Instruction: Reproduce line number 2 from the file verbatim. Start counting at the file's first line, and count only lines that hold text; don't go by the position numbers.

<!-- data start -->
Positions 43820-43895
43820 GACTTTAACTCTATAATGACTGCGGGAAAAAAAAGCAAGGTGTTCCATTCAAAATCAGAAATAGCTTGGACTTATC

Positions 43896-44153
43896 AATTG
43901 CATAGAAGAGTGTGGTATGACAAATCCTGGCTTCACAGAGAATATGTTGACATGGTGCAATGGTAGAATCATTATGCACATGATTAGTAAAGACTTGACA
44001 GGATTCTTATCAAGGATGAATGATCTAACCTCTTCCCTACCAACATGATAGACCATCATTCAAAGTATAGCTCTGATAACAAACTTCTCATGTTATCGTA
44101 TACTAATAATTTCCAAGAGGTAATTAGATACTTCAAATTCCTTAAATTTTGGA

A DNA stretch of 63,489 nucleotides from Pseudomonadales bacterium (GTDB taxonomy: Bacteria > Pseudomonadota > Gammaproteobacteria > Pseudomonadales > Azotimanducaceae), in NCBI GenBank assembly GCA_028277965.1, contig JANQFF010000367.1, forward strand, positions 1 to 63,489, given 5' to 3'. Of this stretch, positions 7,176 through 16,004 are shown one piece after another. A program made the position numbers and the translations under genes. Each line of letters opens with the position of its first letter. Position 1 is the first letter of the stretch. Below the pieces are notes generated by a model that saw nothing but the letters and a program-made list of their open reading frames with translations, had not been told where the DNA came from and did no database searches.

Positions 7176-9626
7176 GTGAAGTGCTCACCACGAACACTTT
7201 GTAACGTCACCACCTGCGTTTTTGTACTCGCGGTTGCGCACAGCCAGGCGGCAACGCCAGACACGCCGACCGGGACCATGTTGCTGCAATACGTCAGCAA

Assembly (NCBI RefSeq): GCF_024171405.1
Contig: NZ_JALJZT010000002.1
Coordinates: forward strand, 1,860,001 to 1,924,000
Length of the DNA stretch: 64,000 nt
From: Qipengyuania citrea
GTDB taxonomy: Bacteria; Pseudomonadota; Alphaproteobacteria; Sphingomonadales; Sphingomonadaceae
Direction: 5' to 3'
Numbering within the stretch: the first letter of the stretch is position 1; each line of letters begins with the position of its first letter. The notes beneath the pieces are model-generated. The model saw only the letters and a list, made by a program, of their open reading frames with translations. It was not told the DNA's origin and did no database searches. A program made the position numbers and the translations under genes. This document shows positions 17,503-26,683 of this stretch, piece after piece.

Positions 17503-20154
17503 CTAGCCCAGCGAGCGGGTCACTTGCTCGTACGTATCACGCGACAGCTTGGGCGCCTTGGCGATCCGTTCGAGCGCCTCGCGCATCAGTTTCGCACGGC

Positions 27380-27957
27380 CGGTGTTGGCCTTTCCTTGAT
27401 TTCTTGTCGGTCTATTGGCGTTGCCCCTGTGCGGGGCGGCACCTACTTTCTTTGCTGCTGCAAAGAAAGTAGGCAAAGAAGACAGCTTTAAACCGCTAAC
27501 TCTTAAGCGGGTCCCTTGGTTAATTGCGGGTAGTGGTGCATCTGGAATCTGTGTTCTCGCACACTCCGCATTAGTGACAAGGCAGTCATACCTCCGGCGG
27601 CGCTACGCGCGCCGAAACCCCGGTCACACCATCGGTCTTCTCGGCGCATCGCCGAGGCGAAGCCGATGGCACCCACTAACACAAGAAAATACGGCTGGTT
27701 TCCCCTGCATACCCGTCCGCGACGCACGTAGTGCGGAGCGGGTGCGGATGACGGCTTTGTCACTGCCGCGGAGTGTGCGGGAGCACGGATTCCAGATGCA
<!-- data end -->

43820 GACTTTAACTCTATAATGACTGCGGGAAAAAAAAGCAAGGTGTTCCATTCAAAATCAGAAATAGCTTGGACTTATC